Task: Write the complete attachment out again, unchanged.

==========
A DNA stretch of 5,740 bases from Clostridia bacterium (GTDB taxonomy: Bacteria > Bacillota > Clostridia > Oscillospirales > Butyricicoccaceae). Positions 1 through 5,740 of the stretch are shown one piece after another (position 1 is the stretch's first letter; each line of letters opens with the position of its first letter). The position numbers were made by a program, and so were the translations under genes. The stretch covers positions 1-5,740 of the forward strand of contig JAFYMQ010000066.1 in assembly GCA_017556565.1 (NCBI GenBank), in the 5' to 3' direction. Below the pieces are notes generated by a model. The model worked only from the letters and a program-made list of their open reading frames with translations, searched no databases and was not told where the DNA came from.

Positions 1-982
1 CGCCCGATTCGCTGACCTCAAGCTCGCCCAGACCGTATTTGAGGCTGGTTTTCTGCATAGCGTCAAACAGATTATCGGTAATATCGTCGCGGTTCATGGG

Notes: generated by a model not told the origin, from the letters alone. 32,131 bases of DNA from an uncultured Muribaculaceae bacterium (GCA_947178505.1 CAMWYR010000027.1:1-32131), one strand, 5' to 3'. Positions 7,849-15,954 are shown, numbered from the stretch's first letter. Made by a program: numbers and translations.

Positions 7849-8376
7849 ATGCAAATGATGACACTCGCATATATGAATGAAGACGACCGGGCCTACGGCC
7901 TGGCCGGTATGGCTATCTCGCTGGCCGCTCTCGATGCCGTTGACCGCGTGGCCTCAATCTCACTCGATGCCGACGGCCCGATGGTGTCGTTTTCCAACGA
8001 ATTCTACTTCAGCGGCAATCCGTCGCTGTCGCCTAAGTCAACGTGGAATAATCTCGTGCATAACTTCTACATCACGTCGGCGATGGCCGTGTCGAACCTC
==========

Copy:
A DNA stretch of 5,740 bases from Clostridia bacterium (GTDB taxonomy: Bacteria > Bacillota > Clostridia > Oscillospirales > Butyricicoccaceae). Positions 1 through 5,740 of the stretch are shown one piece after another (position 1 is the stretch's first letter; each line of letters opens with the position of its first letter). The position numbers were made by a program, and so were the translations under genes. The stretch covers positions 1-5,740 of the forward strand of contig JAFYMQ010000066.1 in assembly GCA_017556565.1 (NCBI GenBank), in the 5' to 3' direction. Below the pieces are notes generated by a model. The model worked only from the letters and a program-made list of their open reading frames with translations, searched no databases and was not told where the DNA came from.

Positions 1-982
1 CGCCCGATTCGCTGACCTCAAGCTCGCCCAGACCGTATTTGAGGCTGGTTTTCTGCATAGCGTCAAACAGATTATCGGTAATATCGTCGCGGTTCATGGG

Notes: generated by a model not told the origin, from the letters alone. 32,131 bases of DNA from an uncultured Muribaculaceae bacterium (GCA_947178505.1 CAMWYR010000027.1:1-32131), one strand, 5' to 3'. Positions 7,849-15,954 are shown, numbered from the stretch's first letter. Made by a program: numbers and translations.

Positions 7849-8376
7849 ATGCAAATGATGACACTCGCATATATGAATGAAGACGACCGGGCCTACGGCC
7901 TGGCCGGTATGGCTATCTCGCTGGCCGCTCTCGATGCCGTTGACCGCGTGGCCTCAATCTCACTCGATGCCGACGGCCCGATGGTGTCGTTTTCCAACGA
8001 ATTCTACTTCAGCGGCAATCCGTCGCTGTCGCCTAAGTCAACGTGGAATAATCTCGTGCATAACTTCTACATCACGTCGGCGATGGCCGTGTCGAACCTC